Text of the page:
Cornwall coastal seaweed survey fills record gap
One of the most comprehensive seaweed surveys ever undertaken has been carried out off Cornwall's north coast.
Cornwall Wildlife Trust was joined by the Natural History Museum and marine biologists from around the UK.
The survey fills a gap existing in the museum's UK seaweed records dating back to the 18th Century.
Data will show how our marine habitats have changed over time - and will also help inform the government's plans for protected marine conservation zones.
Rocky reefs which jut up from the seabed are home to a wealth of marine life, rocks are covered in sponges and sea squirts, sea mats and seaweed.
Local divers helped Cornwall Wildlife Trust find and catalogue samples up to five miles out.
Angie Gall, a marine conservation officer at Cornwall Wildlife Trust, was one of the divers.
She says the data gathered will help inform conservation plans over the next few years.
"We've been wanting to do this survey for a really long time because the north coast of Cornwall is really under-recorded.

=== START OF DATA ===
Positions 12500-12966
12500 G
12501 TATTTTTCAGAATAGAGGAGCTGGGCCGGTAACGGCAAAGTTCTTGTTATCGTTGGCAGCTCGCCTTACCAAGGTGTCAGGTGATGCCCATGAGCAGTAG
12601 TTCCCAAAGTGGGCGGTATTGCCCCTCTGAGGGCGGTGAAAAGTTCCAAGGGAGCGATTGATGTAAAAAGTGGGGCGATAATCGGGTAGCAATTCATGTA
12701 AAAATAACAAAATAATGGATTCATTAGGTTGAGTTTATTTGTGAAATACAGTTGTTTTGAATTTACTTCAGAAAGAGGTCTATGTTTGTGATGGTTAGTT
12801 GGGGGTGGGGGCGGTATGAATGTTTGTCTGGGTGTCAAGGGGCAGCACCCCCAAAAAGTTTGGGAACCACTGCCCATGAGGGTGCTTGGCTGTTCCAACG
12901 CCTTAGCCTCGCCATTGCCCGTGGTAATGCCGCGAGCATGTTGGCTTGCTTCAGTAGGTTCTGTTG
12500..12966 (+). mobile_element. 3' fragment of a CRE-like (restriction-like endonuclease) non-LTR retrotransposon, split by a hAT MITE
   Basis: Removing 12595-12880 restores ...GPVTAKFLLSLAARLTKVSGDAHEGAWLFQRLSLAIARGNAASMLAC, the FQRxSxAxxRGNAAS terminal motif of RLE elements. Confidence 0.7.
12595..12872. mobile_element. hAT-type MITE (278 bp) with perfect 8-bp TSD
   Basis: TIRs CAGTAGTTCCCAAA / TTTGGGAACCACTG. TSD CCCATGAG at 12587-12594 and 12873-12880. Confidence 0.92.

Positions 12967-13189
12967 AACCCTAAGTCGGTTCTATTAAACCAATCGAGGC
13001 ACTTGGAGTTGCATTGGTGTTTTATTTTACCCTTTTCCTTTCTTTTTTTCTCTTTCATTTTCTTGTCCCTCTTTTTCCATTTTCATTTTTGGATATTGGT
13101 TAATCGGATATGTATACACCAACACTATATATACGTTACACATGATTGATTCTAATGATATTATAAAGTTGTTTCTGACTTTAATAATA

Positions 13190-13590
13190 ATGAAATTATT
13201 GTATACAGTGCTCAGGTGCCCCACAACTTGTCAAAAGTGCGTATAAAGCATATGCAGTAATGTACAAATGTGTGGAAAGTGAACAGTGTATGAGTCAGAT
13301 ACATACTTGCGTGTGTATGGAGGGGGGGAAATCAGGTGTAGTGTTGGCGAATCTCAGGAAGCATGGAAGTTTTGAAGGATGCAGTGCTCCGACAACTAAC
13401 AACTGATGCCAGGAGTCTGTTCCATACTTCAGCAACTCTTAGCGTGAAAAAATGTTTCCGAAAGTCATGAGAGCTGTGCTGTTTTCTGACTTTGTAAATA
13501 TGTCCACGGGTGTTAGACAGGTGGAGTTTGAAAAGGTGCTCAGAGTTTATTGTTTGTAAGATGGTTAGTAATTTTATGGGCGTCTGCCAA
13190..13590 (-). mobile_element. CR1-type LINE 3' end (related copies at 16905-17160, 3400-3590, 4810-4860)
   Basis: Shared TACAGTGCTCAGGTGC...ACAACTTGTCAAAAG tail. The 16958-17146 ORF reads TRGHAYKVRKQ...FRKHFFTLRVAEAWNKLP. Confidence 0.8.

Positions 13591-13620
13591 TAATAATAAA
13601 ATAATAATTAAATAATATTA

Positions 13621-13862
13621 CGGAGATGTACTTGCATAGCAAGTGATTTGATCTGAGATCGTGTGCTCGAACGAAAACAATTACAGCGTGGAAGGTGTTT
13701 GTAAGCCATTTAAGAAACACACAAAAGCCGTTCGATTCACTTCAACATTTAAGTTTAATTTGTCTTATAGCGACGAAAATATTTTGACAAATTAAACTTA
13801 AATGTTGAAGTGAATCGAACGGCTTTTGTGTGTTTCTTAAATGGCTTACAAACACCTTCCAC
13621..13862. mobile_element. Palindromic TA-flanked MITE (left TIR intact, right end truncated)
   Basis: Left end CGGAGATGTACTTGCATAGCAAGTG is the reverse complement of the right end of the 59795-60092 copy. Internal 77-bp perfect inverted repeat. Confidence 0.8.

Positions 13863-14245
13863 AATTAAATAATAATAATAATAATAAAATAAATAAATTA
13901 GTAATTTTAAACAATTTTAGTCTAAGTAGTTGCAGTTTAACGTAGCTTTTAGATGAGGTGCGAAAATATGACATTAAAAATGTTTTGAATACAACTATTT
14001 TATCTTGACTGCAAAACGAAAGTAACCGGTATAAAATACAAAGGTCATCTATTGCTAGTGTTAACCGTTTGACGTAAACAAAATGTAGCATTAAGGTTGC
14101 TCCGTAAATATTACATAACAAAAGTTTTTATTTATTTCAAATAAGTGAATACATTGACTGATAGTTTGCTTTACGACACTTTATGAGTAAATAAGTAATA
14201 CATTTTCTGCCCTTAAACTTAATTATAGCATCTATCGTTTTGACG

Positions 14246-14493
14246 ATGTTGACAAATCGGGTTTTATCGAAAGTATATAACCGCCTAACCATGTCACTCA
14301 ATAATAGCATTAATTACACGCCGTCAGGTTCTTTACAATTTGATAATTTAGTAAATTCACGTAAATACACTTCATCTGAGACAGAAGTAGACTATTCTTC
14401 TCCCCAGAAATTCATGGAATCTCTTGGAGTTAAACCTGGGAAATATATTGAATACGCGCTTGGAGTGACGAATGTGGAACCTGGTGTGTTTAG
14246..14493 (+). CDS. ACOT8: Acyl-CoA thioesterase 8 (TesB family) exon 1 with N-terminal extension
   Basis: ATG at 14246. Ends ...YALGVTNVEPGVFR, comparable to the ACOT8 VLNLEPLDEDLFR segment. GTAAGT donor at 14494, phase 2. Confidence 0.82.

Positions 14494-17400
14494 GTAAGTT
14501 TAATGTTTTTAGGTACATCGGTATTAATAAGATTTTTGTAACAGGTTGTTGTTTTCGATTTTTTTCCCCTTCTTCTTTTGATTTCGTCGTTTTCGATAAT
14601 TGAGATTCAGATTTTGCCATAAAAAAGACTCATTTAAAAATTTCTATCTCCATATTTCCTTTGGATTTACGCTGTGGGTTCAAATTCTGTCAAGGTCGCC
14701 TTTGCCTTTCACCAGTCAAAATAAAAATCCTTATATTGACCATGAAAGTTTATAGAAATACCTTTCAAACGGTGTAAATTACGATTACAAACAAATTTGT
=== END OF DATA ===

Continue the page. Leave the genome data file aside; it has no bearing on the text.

"The conservation zones are designed to protect seabed habitats, so we really needed to know what habitats there were out there."
"It's a difficult place to survey, so we brought in a team of people from all over the country and for a week we extensively surveyed the shore and underwater to try and fill in the gaps in our knowledge of the marine species and habitats."
"You'd be amazed at the colourful jewel anemones, the branching corals, the sea fans, the bright orange sponges, it's a fabulous world down there."
Professor Juliet Brodie, from the National History Museum, joined the team working in Cornwall.
Ms Brodie is an expert in marine algae and has studied marine seaweed for more than 25 years.